It still amazes me at how diverse the environment is in an area so close to Toronto. It also makes me appreciate that this sensitive environment is protected and that there are trails to enjoy the beauty of the surrounding area.

  1. suburban tracker says:

    I have stored your 52 hikes page for my dreamed visit of Canada, hopefully possible in 2022 again. Meanwhile, hikes in and around Berlin (indeed more than 40 % of the city area is green) the only real pleasure outside due to another lockdown in the time being.

    • WanderingCanadians says:

      Thanks for your kind words. We had initially planned to hike a few trails in other parts of Canada and the world, but unfortunately had to change our plans because of the pandemic. Turns out that there are some really great trails right here in my home province of Ontario. It makes a huge difference to have access to green space during the pandemic as that is one of the few things we can (safely) do these days during lockdown. Take care.

    • WanderingCanadians says:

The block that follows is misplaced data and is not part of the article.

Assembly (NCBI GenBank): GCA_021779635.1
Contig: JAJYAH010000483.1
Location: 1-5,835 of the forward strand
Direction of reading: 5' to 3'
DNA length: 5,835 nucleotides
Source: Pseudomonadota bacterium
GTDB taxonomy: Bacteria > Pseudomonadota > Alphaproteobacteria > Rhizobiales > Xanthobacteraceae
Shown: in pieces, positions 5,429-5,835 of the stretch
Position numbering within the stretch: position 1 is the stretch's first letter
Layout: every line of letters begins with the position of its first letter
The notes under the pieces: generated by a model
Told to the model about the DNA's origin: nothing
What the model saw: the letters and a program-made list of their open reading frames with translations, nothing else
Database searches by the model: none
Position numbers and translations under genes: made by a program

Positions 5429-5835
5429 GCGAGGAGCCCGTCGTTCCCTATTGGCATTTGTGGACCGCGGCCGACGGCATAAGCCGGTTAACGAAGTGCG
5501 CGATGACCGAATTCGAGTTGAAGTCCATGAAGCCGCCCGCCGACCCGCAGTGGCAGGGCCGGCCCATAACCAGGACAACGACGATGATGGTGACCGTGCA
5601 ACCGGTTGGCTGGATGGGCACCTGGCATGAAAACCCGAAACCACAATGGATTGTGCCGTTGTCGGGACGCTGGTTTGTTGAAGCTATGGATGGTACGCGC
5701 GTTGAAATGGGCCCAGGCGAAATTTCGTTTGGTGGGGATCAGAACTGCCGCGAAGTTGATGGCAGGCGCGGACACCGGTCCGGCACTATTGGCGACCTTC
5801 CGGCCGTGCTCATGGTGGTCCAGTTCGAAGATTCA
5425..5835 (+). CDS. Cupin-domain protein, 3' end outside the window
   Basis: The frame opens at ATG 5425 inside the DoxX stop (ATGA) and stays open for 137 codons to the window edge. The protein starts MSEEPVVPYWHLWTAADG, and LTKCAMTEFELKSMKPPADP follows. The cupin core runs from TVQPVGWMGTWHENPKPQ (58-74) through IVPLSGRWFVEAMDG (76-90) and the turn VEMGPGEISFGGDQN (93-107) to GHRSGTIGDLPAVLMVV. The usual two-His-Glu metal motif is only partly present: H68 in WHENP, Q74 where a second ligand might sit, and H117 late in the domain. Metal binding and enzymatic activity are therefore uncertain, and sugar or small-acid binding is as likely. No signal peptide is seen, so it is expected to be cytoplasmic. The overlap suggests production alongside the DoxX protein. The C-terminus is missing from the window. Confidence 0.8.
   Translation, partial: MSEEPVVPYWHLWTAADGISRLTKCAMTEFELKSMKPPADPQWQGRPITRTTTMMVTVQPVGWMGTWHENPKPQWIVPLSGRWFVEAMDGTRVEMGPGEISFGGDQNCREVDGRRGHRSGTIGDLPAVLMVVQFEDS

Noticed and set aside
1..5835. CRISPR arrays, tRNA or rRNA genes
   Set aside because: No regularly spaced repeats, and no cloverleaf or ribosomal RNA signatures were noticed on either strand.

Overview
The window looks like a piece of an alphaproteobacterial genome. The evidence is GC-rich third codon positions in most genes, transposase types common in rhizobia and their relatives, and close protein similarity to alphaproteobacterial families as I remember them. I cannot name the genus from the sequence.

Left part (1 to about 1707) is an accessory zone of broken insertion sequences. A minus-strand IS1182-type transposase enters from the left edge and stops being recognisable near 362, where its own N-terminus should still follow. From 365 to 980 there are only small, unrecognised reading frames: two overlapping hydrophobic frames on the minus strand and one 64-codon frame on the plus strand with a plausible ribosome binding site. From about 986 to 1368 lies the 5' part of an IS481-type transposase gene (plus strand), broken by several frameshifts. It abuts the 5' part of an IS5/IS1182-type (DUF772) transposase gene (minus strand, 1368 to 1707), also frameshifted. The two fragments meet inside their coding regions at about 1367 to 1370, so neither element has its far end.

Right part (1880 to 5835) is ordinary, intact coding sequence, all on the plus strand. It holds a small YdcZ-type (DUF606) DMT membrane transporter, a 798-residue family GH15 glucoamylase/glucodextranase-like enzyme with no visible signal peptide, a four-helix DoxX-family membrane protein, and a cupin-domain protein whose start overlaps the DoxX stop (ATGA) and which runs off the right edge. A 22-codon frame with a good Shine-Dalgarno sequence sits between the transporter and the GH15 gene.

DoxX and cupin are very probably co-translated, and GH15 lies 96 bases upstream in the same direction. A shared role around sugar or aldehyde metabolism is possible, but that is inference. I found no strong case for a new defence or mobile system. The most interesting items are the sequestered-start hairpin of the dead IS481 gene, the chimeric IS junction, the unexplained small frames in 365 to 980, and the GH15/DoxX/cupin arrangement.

I tend to take the area that I live for granted. Glad we’re finally able to explore many of these conservation areas and parks close to home. Hope you had a wonderful weekend as well. Take care.

    • WanderingCanadians says:

      For sure, there are a variety of hiking trails that are all connected, so you can scale up or down depending on how long you want to hike. The arboretum alone is certainly worth checking out.

    • WanderingCanadians says:

      One of the real highlights of this conservation area is the arboretum, which contains a variety of different types of trees with signs to identify their type. It certainly is a great area for exploration and spending the day. Thanks for reading.